Flessner headshot

Chris Flessner, an associate professor in the department of psychology. 

Christopher Flessner, an associate professor in the department of psychology, is launching a food allergy safety training project through a national grant to help lower-income children and their families develop skills to handle allergies safely.

Flessner received a $238,000 grant from the National Institutes of Health (NIH) for “The Food Allergy Superheroes Training” (FAST) program that he created. He will be collaborating with his clinical child psychology graduate students on the project.

His project was inspired by a firearm prevention study for children, which he was involved in while in graduate school. What struck Flessner was how similar it was to allergists teaching adults how to cope when they are at risk of coming into contact with a certain foods they are allergic to. Allergists are unable to have time permitting within their schedules to be doing this regularly with children because their age and attention span. 

“From an allergist’s perspective, they are so busy and the amount they have to get done in a session; that’s a lot of time to train a kid on what to do,” Flessner said. “It isn’t feasible. Schools are the same way. The moment you get into school and leave, there’s not enough time to do these kinds of trainings.”

Flessner said schools are improving on modifying ways to keep kids safe, but there is only so much they can do.

“It’s impossible to keep kids safe in all places. They go over their friends’ houses, extracurriculars and birthday parties, which parents can’t always be with them,” Flessner said. “The kids need to know which questions to ask.”

This drove Flessner to generate his research project in an effort to break down the stereotypical barrier that children cannot process things effectively when it comes to safety.

He also said food allergies tend to provoke more anxiety in the individual and even their families.

“If you have a kid with a serious food allergy and the parents are hypervigilant, rightfully so, because they do not want their child to get hurt, then this can cause the child to be anxious because they do not want to get hurt from the allergy,” Flessner said.

Flessner said food allergies have been increasing in the last twenty years.

“It’s a relatively more recent phenomenon, which there tends to be a lag in helping families on how to cope and learn skills to deal with this,” Flessner said. “There’s not a lot of opportunities with families.”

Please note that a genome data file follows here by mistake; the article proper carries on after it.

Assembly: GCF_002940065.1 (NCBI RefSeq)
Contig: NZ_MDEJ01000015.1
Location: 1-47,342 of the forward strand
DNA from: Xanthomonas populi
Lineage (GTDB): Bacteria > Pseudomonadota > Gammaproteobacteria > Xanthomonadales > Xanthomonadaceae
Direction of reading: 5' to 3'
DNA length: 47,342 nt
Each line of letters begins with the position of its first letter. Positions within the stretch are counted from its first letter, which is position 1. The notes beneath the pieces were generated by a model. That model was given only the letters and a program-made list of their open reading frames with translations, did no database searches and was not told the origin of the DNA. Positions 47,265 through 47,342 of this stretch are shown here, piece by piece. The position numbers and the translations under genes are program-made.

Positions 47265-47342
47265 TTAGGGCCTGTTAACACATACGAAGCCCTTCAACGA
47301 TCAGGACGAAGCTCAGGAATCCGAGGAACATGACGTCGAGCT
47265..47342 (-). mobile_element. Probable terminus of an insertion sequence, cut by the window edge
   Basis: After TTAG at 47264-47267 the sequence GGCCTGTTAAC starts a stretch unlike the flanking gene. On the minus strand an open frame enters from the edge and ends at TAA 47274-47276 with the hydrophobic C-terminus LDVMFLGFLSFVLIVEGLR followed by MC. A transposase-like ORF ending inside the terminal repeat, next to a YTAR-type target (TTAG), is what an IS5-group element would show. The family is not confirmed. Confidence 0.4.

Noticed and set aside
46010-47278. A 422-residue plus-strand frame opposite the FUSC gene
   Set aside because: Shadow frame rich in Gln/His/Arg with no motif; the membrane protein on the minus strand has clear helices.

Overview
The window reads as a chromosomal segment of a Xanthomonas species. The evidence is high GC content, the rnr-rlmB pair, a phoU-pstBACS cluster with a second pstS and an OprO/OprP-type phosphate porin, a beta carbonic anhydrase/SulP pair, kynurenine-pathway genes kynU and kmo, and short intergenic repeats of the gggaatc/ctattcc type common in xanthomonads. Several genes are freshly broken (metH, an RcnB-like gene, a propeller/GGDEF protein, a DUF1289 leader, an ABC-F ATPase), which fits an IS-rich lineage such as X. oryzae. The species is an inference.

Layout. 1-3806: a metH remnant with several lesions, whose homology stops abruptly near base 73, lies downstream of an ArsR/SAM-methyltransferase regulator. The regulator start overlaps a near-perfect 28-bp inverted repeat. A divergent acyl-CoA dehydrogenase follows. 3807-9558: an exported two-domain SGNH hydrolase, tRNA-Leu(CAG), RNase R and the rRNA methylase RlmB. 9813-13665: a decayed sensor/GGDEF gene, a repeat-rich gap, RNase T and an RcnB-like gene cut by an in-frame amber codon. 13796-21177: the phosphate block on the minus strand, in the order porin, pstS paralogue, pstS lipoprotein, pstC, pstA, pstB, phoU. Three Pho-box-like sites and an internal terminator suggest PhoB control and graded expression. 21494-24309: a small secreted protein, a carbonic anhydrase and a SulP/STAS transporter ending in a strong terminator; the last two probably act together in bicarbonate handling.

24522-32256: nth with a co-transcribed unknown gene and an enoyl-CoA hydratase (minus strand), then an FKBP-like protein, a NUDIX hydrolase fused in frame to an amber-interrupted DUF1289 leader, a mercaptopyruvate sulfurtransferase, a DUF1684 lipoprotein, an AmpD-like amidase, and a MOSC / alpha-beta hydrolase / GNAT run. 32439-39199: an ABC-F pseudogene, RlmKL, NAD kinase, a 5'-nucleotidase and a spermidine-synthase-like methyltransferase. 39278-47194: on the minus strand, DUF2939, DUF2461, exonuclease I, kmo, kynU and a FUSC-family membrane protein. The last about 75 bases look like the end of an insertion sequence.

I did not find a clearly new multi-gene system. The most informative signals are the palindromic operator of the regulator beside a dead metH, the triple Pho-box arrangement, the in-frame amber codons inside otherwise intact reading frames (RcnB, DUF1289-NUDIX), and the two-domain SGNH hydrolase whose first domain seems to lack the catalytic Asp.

Flessner chose to focus on six to eight-year-old lower-income children in Rootstown, Ravenna and other cities within a 10 to 15 minute radius of Kent. 

He said children who come from lower-income and more racially diverse backgrounds tend to have less accessibility to allergy medications, like epinephrine, and medical insurance.  

He is recruiting participants through Facebook and collaborating with allergists from Akron Children’s Hospital and the Cleveland Clinic.

Flessner said he plans to start the randomized trial portion of the FAST program in the first year by recruiting the parent-advisory board, showing the intervention and receiving their feedback from it. 

Flessner said he wants to have four graduate students to be part of the parent-advisory team and the trainings to come to the families’ homes to explain the activities and education for the 15 to 20 minute sessions.

“It’s a little different from the graduates’ coursework because you get to work and play with kids. That’s what they want to do. They want to get into the fun part of clinical psychology,” Flessner said.

He also said that this can eliminate barriers for families to participate by making this available day, nights and weekends, depending on what will work for them. 

“Being able to come to their house can help with transportation and five days a week can be a lot for a family with their extracurriculars and busy schedules,” Flessner said. “This can give us insight on how many sessions we need.”

The length and the delivery of the training also matters to not only make it entertaining for the children, but to maintain their attention throughout the duration.

“Kids don’t respond well to monotone voices,” Flessner said. “They like loud things like cartoons and for things to be over the top. We will set up role play scenarios such as fake candy bars.”

In the second year after his randomized trial is complete, his next goal is to expand it to multiple sites in the United States, while partnering with pediatricians and allergists to make it the best version it can be.

“A lot people have allergies, whether they are seasonal or food," Flessner said. "What to do with them is a whole different ball game."

Sabrina Scott is a general assignment reporter. Contact her at sscott61@kent.edu

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